First, for my friends who engage themselves in online debate – knowing a bit about BRIE might help you work out why someone argues for their position. It helps us reflect and perhaps ask gentle questions about their position in more pointed, and prayerfully helpful ways.

Second, it helps us listen. Knowing which BRIE authority someone is elevating helps us to listen to why they lean on their position. In listening and understanding, can we then engage with what scripture has to say. I don’t think I’ve read or heard any Christian deny the authority of scripture over their lives – but perhaps they haven’t realised how much scripture speaks on a particular issue or train of thought. Perhaps they haven’t realised how much they rely on other sources of authority.

Third, it can help you work out when to call it quits. I had a short-lived debate with someone online once where I quickly discovered that his theological foundation was not only weirdly charismatic (emphasis on weirdly – even my charismatic friends would have found his position on things untenable) but he couldn’t and wouldn’t engage with the scriptural arguments I was putting forth. He began talking past my replies – not engaging with them at all – and at that point I realised it was fruitless to continue. I would have offered to meet up for coffee, but he lived overseas and I figured I didn’t have pastoral responsibility over him. So I pulled the plug.

So there you go. I hope that introduction was helpful. In what ways have you seen BRIE in action? Do you think there are other sources of authority I haven’t considered? Let me know in the comments below.






Ignite Training Conference 2015 [Live Blog]

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I really look forward to this conference each year. Fantastic speakers, great fellowship, mind blowing moments of theological clarity (and helping people come to these moments as well!).

This year’s conference has David Cook (former Principal of SMBC) and Charles Gajus taking us through the Atonement. Live blogging quotes will come over the next few days. So bookmark this post for further updates.


Monday Morning – Talk 1 – David Cook [Galatians 1:1-2:21]

Some gems from this morning’s talk:

On the relevance of Galatians for today…

  • When Luther was asked about the Bible he said that Galatians was his Katie Von Bora (his wife) – it was his favourite book.
  • The people in the book moved from unbelief, to belief, to mis-belief – a tragic movement away from the gospel.
  • Maybe your greatest enemy in your spiritual walk is yourself – slowly, perhaps imperceptibly you begin to believe you add to your salvation, or that the health of your relationship with God is based on your own performance.

On Peter’s rebuke from Paul…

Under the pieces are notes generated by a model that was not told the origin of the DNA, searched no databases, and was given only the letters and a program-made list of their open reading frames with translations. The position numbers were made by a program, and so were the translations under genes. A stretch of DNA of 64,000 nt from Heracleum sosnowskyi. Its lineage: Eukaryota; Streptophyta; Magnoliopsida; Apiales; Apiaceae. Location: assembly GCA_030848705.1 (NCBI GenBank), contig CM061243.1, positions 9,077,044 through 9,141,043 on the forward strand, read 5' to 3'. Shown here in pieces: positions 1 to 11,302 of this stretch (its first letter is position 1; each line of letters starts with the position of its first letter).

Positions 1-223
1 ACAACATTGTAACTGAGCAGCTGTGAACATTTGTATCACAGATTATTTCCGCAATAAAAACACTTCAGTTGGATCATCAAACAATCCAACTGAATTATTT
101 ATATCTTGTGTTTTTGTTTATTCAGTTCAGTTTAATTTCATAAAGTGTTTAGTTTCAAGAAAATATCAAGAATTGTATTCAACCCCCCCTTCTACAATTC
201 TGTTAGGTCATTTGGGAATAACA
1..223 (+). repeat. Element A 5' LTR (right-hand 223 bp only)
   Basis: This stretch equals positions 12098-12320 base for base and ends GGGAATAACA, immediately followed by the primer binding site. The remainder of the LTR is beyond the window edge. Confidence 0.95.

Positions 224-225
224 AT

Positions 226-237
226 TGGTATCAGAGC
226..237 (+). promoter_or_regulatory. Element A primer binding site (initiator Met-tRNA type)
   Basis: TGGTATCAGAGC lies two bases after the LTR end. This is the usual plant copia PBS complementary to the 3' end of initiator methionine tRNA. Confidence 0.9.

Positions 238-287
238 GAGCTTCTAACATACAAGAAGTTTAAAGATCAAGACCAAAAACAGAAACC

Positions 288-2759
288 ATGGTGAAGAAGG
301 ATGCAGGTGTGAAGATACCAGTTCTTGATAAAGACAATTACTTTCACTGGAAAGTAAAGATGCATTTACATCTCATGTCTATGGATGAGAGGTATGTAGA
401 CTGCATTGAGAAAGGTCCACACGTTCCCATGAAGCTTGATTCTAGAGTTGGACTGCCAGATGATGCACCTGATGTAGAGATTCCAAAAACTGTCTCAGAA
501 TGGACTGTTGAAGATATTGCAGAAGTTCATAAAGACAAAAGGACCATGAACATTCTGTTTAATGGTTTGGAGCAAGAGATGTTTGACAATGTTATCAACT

• the besetting sin of a loving nature is the desire to please everyone… and to offend no one

On Galatians 1-2’s strong stance on ‘the gospel alone’…

  • the cross has changed everything – the sacrificial system, the food laws, the special laws and days in the calendar are redundant. To restore these is to become a law-breaker… Christ’s cross made the law redundant, and to re-institute the necessity of the law (or necessity of obedience to man made rules) is to actually be a transgressor…
  • My relationship with God does not depend on my performance – my status with God on a good day is the same as it is on a bad day – because our relationship with God depends on our standing in Jesus.
  • Anyone who says, ‘I’m a Christian…but not a very good one’ may have no real understanding of the gospel
  • The element of necessity destroys the truth of the gospel


Monday Night – Talk 2 – Charles Gajus [ Mark 7, Psalm 51, Romans 3]

On how the topic of ‘Atonement’ sounds…

  • Is there more to atonement than just ‘Jesus dying for our sins.’? Yes. If you rightly understand the topic as is revealed in scripture, when you dig deep you will find a highly, inexhaustibly, practical doctrine.
  • The atonement provides us the means of right relationship with God, and in the atonement we also have the motivation and model of right relationship with God!
  • God’s love for us by sending Jesus is both the gateway of our faith, the destiny of our future, the basis for our hope and the basis for our love

On Mark 7 and the real problem of humanity…

  • When we think about the world headlines of late – Lindt café, Charlie Hebdo, Boko Haram, etc – it’s tempting to think that if we got rid of the evil elements, evil people, then there would be paradise… Jesus makes the point (in Mark 7) that sin is from within – we’re all sinners, we’re all evil. Not only with the potential for evil but also a propensity, an inclination towards sin and rebellion against God – that makes us seek moral perversity. We are, therefore, in great, deep need, of atonement – not rehabilitation, not counselling, not an understanding of neuro science/plasticity, not education… atonement.